Article

Modulation of cellular immunity in medical students.

The Ohio State University, Columbus, Ohio, United States
Journal of Behavioral Medicine (Impact Factor: 3.1). 03/1986; 9(1):5-21. DOI: 10.1007/BF00844640
Source: PubMed

ABSTRACT This study assessed the psychosocial modulation of cellular immunity in 34 medical-student volunteers. The first blood sample was obtained 1 month before examinations, and the second on the day of examinations. There were significant declines in the percentage of helper/inducer T-lymphocytes, in the helper/inducer-suppressor/cytotoxic-cell ratio, and in natural killer-cell activity in the blood samples obtained on the day of examinations. Half of the subjects were randomly assigned to a relaxation group which met between sample points; the frequency of relaxation practice was a significant predictor of the percentages of helper/inducer cells in the examination sample. Three biochemical nutritional assays (albumin, transferrin, and total iron-binding protein) were within normal limits on both samples. Data from the Brief Symptom Inventory showed significantly increased global self-rated distress associated with examinations in the no-intervention group, compared to nonsignificant change in the relaxation group. Clinical and theoretical implications are discussed.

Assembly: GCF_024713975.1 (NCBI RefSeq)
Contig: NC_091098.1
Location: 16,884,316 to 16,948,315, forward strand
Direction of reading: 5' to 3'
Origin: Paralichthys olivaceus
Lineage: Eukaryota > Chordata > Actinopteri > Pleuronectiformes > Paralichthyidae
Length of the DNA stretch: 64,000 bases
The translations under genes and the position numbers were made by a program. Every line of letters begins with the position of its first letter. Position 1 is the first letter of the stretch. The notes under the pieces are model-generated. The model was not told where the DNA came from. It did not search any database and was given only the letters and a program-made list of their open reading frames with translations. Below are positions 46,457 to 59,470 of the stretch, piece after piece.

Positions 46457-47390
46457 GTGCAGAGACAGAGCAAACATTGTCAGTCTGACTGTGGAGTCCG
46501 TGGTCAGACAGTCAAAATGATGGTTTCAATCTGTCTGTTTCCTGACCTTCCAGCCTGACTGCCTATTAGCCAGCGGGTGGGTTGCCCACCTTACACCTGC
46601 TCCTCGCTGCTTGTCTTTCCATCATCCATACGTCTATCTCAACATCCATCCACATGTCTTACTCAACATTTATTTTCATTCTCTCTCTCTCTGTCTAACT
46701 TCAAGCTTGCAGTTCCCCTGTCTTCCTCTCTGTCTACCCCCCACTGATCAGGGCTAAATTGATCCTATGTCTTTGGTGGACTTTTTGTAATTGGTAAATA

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Feb 23, 2015